Roderick MacFarquhar, The Origins of the Cultural Revolution, Vol. 3, The Coming of the Cataclysm, 1961–1966 (New York: Oxford University Press, 1997), p. 469.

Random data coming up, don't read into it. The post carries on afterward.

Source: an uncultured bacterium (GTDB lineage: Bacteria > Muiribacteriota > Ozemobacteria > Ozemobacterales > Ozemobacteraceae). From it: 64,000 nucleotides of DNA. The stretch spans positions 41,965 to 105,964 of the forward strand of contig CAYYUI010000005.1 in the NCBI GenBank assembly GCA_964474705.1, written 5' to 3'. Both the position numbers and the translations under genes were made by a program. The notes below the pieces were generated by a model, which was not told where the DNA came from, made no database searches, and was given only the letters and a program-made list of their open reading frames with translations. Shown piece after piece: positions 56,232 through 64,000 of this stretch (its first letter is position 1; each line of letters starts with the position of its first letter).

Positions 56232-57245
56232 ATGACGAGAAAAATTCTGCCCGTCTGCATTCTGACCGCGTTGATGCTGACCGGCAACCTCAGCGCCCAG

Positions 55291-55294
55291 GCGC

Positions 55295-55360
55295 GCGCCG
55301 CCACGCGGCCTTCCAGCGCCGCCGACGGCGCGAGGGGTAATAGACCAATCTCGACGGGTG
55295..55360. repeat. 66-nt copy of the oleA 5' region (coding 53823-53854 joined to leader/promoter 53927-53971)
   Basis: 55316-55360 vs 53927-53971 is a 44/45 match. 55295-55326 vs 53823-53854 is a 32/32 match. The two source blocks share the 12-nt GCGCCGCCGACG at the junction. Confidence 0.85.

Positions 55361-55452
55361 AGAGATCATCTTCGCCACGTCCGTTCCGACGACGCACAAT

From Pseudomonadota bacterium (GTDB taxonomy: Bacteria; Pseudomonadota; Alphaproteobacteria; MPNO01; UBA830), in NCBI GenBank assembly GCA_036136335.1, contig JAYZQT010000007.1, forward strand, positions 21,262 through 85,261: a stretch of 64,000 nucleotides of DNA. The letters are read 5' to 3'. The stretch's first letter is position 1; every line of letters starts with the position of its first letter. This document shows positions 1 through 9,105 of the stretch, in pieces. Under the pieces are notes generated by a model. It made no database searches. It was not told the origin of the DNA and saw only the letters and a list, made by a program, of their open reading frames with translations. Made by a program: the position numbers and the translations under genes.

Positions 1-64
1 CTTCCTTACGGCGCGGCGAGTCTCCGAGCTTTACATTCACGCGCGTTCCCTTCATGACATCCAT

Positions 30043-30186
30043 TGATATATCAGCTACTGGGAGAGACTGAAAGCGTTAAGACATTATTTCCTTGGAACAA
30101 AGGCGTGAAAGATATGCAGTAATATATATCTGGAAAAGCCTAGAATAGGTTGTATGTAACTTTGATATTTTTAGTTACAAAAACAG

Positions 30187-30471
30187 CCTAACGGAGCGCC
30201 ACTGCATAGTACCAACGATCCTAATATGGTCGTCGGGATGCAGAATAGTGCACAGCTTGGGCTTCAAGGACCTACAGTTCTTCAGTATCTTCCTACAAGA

Even in a century marked by extraordinary cataclysms, the Cultural Revolution stands out. Perhaps antecedents exist, but one is hard-pressed to think of an equivalent to Mao Zedong’s bid for ultimate authority. Modesty, of course,